[linux-lvm] Network-attached block storage and local SSDs for dm-cache
snitzer at redhat.com
Mon Apr 22 18:25:44 UTC 2019
On Fri, Apr 19 2019 at 3:30pm -0400,
Konstantin Ryabitsev <konstantin at linuxfoundation.org> wrote:
> Hi, all:
> I know it's possible to set up dm-cache to combine network-attached
> block devices and local SSDs, but I'm having a hard time finding any
> first-hand evidence of this being done anywhere -- so I'm wondering
> if it's because there are reasons why this is a Bad Idea, or merely
> because there aren't many reasons for folks to do that.
> The reason why I'm trying to do it, in particular, is for
> mirrors.kernel.org systems where we already rely on dm-cache to
> combine large slow spinning disks with SSDs to a great advantage.
> Most hits on those systems are to the same set of files (latest
> distro package updates), so dm-cache hit-to-miss ratio is very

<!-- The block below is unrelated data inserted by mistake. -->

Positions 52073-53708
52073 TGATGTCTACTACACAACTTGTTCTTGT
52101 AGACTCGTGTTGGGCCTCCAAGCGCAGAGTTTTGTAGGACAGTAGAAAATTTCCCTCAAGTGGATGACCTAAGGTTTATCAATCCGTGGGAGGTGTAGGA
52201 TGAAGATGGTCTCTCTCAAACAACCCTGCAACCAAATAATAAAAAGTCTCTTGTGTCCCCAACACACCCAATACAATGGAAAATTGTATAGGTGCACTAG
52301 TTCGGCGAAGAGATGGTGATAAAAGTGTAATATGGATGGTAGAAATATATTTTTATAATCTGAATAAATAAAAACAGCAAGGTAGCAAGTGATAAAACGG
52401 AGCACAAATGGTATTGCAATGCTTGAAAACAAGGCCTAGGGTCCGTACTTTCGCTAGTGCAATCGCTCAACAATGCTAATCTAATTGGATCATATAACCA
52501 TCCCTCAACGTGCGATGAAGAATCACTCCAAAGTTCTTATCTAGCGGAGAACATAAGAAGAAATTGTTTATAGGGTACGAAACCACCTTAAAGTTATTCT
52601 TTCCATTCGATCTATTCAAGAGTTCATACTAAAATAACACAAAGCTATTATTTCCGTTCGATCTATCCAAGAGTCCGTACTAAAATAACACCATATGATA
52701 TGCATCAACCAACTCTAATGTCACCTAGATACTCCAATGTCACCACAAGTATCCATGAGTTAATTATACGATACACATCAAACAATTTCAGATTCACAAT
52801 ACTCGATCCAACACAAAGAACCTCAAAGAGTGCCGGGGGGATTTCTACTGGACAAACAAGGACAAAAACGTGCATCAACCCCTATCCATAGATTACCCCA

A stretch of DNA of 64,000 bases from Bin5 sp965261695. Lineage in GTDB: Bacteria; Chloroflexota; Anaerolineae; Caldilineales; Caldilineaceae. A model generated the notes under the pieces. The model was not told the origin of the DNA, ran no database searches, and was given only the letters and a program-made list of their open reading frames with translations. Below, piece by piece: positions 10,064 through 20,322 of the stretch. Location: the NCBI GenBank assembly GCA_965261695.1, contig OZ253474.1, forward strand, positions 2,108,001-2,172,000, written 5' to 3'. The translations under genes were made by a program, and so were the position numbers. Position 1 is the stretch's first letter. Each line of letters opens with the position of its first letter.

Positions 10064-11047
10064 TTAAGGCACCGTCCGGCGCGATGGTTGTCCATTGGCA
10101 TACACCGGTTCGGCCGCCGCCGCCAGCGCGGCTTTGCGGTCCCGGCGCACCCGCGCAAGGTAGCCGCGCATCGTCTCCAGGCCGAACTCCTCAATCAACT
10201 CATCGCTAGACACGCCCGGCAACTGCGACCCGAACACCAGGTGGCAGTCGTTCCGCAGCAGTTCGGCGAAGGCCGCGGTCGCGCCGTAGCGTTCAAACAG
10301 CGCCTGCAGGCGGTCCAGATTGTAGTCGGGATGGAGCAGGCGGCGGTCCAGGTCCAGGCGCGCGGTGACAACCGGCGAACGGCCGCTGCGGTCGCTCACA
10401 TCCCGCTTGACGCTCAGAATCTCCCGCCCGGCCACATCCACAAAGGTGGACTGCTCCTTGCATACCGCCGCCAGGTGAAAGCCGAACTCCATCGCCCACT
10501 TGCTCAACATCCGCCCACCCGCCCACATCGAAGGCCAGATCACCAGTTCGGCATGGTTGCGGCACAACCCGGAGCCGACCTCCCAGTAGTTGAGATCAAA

> advantageous. However, we need to build newest iterations of those
> systems, and being able to use network-attached storage at providers
> like Packet with local SSD drives would remove the need for us to
> purchase and host huge drive arrays.
> Thanks for any insights you may offer.
Only thing that could present itself as a new challenge is the
reliability of the network-attached block devices (e.g. do network
outages compromise dm-cache's ability to function).
I've not done any focused testing for, or thinking about, the impact
unreliable block devices might have on dm-cache (or dm-thinp, etc).
Usually we advise people to ensure the devices that they layer upon are
adequately robust/reliable. Short of that you'll need to create your
own luck by engineering a solution that provides network storage
If the "origin" device is network-attached and proves unreliable you
can expect to see the dm-cache experience errors. dm-cache is not
raid. So if concerned about network outages you might want to (ab)use
dm-multipath's "queue_if_no_path" mode to queue IO for retry once the
network-based device is available again (dm-multipath isn't raid
either, but for your purposes you need some way to isolate potential for
network based faults). Or do you think you might be able to RAID1 or
RAID5 N of these network attached drives together?
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